Jackson: The more important work for us was designing the actual functionality. There were a lot of kid-focused Web sites geared toward mothers. Those sites seemed to narrow the role of moms and dads. The scrapbooking sites focused on moms while dads managed the camera. The iPhone app combined those and made it a more appealing product to fathers like us. We wanted people to feel cool when they used Notabli. The content is so emotional, it's all about your kids, and we wanted people to feel that when they were using it. We wanted it to be friendly and interesting.
Jory: We also put some design constraints around the features and we're still doing it. We decided to limit the app to five main types of content: photos, video, audio, quotes and notes. We limit the length of a video you can share; we think a minute is enough. We've made a promise to our customers that the content is theirs and it is here forever. We're going to give it back to you better than we found it, and at any time you want it. Our promise is integral to the design of our business; it has to make people understand that they can trust us. We kept asking ourselves: What would it take for me to use this app?
Jackson: We feel that the design constraints made Notabli a better company. We get lots of requests for new features but we're pretty careful about what we decide to add. Notabli is the only social network that is not about YOU. It's about your kids. It's for you and your kids but it's also for your family and friends. It gives you a safe place to share some of the most interesting and valuable parts of your life without having to share it with Everyone. The flip side of this is that I only see pictures of kids that I know, personally. I feel like I'm part of their lives.
RN: How do you validate this beside your own experiences?
Jory: One of the ways I know we hit the right nerve is that I never hear my parents or in-laws saying "Look how big he's gotten" about one of my kids. They may live across the country, or across the globe, but they're seeing and hearing them all the time through Notabli. I think the grandparents might be the happiest users of the app, to be honest. Our hypothesis with this business is that the social Web is in its infancy and that ultimately it will be a huge part of our lives where we can both experience and re-experience things.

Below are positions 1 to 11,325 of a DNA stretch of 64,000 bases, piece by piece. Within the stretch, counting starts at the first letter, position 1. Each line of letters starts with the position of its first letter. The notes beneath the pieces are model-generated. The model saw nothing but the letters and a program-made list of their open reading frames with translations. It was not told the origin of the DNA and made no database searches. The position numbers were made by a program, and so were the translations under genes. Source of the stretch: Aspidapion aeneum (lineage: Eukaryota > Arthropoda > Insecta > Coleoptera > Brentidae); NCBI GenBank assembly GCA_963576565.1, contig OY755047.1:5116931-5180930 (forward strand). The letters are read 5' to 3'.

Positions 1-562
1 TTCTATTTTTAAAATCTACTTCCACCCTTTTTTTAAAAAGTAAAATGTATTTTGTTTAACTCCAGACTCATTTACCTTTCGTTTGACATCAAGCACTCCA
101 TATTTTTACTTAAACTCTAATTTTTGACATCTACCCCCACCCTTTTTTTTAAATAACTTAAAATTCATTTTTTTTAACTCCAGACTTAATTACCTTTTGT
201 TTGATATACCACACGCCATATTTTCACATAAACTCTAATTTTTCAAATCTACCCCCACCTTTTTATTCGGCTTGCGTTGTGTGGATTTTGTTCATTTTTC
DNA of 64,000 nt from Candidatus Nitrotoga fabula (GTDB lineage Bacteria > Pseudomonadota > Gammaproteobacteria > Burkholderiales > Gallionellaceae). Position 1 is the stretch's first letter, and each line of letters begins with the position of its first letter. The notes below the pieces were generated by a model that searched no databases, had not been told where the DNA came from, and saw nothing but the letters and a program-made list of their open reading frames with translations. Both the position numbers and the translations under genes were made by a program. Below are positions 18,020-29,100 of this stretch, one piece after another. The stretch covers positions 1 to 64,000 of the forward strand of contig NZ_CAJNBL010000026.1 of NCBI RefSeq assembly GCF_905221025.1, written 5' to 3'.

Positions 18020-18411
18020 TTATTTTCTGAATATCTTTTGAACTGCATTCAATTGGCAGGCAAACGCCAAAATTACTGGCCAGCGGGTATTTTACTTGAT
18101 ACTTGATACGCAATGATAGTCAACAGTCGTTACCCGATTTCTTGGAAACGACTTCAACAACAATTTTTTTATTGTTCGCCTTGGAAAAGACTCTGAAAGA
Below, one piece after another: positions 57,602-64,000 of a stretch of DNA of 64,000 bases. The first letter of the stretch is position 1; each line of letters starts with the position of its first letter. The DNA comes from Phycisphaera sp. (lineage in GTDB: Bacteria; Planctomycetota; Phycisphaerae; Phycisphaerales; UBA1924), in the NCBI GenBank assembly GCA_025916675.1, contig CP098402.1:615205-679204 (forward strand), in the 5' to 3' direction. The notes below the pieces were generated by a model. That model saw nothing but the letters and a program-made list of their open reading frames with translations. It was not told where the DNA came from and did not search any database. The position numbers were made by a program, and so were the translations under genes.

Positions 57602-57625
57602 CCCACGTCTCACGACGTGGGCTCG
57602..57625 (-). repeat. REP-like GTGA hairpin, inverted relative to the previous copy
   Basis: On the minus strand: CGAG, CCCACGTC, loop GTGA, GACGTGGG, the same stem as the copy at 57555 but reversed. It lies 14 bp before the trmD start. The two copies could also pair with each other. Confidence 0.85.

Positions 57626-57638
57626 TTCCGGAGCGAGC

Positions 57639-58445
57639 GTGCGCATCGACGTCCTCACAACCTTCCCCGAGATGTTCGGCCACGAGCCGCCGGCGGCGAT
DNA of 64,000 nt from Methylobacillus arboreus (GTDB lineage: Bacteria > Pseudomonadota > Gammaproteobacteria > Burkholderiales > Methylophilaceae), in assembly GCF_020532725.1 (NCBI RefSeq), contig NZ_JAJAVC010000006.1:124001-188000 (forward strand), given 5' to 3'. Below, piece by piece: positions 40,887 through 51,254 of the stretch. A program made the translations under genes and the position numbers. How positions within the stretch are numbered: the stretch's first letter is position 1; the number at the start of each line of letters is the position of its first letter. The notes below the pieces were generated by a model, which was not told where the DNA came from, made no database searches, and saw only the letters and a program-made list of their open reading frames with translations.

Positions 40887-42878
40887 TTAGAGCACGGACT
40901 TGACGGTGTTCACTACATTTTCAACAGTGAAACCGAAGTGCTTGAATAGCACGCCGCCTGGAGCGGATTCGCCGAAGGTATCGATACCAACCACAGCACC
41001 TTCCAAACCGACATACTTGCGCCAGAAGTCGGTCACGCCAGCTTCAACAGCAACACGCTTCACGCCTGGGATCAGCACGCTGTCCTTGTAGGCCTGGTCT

Jackson: We're continuing to evolve Notabli. After a few years of Jory and I trying to squeeze Notabli into our working and non-working lives, we had the opportunity to grow the business. We joined forces with Tom O'Leary and Mike Dececco, who had experience at companies like Dealer.com, Tesla, and eBay and formed Parent Co. Notabli is now part of a larger vision around parenthood. The bigger venture gives us greater experience and opportunity for growth. We've been working hard on Notabli for Android and our newly release Notabli on the web. We also recently launched a new content-focused website called Parent.co (http://parent.co) which is a place where we share stories and inspirations about modern parenthood.
RN: Getting bigger with more money always sounds great but it can pose some challenges in itself. What are some of the ways that your growth has changed the way you do business?
Jory: The fun thing now is that we've done a better job of formalizing our design process. We collaborate more, we do more low-fidelity prototypes and testing, and we dig deeper into people's needs. We bring in more people from the outside all through our process from beginning to end so that we can continue to design with real people in mind. It's a blast. But now we can focus on what we do best, too, rather than trying to do it all.
Jackson: We continue to design our business for parents in a way that's in line with our core values. Ultimately we expect that we'll build enough value into our products that people will willingly pay for them. We're making sure that we're staying true to ourselves, and that we're continuing to keep investing our blood, sweat, tears and love. After all, Notabli is still the only app I open up that I know will make me smile.